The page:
Unequivocal declarations and pledges are nothing new in political contests. Every candidate for state and federal office receives handfuls of requests for specific policy pledges on a weekly basis. The Grover Norquist no-new-taxes pledge is the most infamous — mostly for tripping-up GOP leaders suffering from buyer’s remorse. Yet other causes, good and bad, continue to flood the mailboxes of contenders.
Signing any kind of pledge, even “good” ones, can be risky business though.
There’s a new kind of political purity pledge making the rounds, but this time it’s mostly Democrats signing-on. The non-partisan group Clean Slate Now is collecting signatures from candidates for public office at all levels across the nation. Their goal is to get special interest money out of politics through promising to not accept contributions from political action committees. From their website:
Democracy is undermined in a profound way when we finance campaigns from wealthy interests who contribute to buy excessive political influence. To get corrupting money out of politics, we advocate for candidates who refuse special interest PAC campaign contributions and agree to run respectful campaigns. There aren’t many of these candidates, but there are some, and the list is growing.
“There aren’t many” is an understatement. Thus far nationally, they have recruited 13 Democrats, 4 Republicans, and 4 Independents. With one from Michigan, Betsy Coffia, a Democrat running for the open 104th state House seat.
Coffia is among a small number of Michigan House candidates that have opted to turn away contributions from PACs, including those from unions and progressive groups. She is joined by Robert Kennedy, running for the 106th. Without having signed the pledge, his website put it this way:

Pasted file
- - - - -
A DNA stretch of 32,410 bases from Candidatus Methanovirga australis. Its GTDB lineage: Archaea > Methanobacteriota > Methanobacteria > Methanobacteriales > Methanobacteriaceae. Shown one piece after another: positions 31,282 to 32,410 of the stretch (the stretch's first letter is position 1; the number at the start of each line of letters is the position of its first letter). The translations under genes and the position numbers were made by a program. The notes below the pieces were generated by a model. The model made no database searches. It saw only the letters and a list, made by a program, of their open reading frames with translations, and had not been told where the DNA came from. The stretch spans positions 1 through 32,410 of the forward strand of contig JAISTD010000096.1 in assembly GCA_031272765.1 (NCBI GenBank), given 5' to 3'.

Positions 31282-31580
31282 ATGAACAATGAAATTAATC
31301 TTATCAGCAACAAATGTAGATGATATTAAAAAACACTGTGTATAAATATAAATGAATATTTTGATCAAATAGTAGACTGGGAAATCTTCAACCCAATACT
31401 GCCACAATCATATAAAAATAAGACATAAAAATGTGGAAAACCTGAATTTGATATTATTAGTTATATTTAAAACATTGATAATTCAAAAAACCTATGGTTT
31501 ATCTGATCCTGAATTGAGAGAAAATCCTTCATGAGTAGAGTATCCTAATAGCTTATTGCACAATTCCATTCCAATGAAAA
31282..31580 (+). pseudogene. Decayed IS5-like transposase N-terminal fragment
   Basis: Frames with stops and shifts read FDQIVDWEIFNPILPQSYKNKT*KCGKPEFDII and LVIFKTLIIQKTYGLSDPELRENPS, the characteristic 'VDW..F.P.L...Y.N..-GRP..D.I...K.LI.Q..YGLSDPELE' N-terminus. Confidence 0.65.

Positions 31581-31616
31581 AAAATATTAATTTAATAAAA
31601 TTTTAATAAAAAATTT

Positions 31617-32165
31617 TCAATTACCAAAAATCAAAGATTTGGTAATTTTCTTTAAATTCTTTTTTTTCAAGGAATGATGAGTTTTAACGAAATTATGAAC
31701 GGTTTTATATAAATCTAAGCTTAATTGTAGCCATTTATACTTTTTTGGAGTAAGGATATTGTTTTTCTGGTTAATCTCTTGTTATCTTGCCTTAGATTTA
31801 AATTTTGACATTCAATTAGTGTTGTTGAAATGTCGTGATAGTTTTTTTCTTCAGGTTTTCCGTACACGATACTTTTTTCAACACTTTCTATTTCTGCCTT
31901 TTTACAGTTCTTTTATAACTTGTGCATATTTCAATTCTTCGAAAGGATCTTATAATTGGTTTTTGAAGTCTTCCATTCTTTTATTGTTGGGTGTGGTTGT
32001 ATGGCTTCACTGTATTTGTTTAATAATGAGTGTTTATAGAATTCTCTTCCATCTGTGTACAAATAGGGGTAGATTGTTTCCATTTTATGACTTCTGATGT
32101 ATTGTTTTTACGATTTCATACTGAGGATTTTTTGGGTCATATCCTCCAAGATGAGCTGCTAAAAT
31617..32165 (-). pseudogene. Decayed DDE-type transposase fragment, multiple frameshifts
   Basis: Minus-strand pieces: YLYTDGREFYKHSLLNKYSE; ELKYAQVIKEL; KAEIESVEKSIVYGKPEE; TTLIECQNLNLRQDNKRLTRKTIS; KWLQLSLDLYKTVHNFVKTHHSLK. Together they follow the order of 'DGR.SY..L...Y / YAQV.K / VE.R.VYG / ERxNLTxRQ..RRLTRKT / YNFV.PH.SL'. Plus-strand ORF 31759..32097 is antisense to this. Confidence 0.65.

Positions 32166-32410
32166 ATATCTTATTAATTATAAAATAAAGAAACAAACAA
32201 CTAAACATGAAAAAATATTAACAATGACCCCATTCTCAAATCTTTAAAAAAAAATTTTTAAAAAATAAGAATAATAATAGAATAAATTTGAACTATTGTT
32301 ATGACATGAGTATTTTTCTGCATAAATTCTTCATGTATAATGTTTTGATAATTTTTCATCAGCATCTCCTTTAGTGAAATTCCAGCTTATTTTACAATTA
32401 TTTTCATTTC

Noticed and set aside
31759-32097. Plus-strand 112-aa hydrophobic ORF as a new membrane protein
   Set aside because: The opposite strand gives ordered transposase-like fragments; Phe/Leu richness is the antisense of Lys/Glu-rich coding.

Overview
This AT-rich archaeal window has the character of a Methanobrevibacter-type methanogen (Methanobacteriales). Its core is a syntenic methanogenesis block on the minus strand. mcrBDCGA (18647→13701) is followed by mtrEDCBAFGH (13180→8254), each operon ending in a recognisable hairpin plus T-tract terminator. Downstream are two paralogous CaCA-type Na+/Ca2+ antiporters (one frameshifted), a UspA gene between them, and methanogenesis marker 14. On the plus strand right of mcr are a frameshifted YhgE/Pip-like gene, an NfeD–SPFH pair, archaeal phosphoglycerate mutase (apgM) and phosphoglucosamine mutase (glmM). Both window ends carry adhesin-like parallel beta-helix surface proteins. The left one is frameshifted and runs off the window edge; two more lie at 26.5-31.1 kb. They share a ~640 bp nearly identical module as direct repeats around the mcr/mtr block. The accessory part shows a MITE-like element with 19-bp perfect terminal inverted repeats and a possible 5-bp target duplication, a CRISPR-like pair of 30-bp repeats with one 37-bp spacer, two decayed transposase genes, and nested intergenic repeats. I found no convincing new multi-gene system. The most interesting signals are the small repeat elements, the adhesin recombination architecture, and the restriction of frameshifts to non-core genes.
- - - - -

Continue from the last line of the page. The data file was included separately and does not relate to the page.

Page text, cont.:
Other candidates are making statements alluding to their stand against PAC dollars, without the full-throated commitment of Coffia and Kennedy.
- Joan Braush, running for the 98th says ” We are going to be raising our money just like Barack Obama did — from individual donors.”
- Dave Morgan, a contender for the 62nd seat, describes himself as “A leader with integrity and the courage to fight the very special interest groups looking to buy Lansing”.
- Mike Moroz, a candidate for the 59th, says nothing of money, but puts distance between himself and the Democratic Party, saying: “I am independent minded, beholden to no one and will vote an informed conscience that represents my constituents. I will not be disabled by outside interests or party politics”.
Independence at What Cost?
Is snubbing union-based financial support, and all PAC money, including that from genuine grassroots groups, a winning campaign strategy? Is unilateral disarmament truly a good idea in this post Citizens United world?
In our latest Michigan Policast report, I posed that very question to the statewide expert on Michigan campaign finance reform, Rich Robinson, Executive Director of the non-partisan Michigan Campaign Finance Network. Robinson railed against undisclosed “dark money”, Super PAC issue ads, and the overall corrupt path our campaign finance laws have taken, but he cautioned against these purity pledges. In our interview, Robinson said this of PAC money: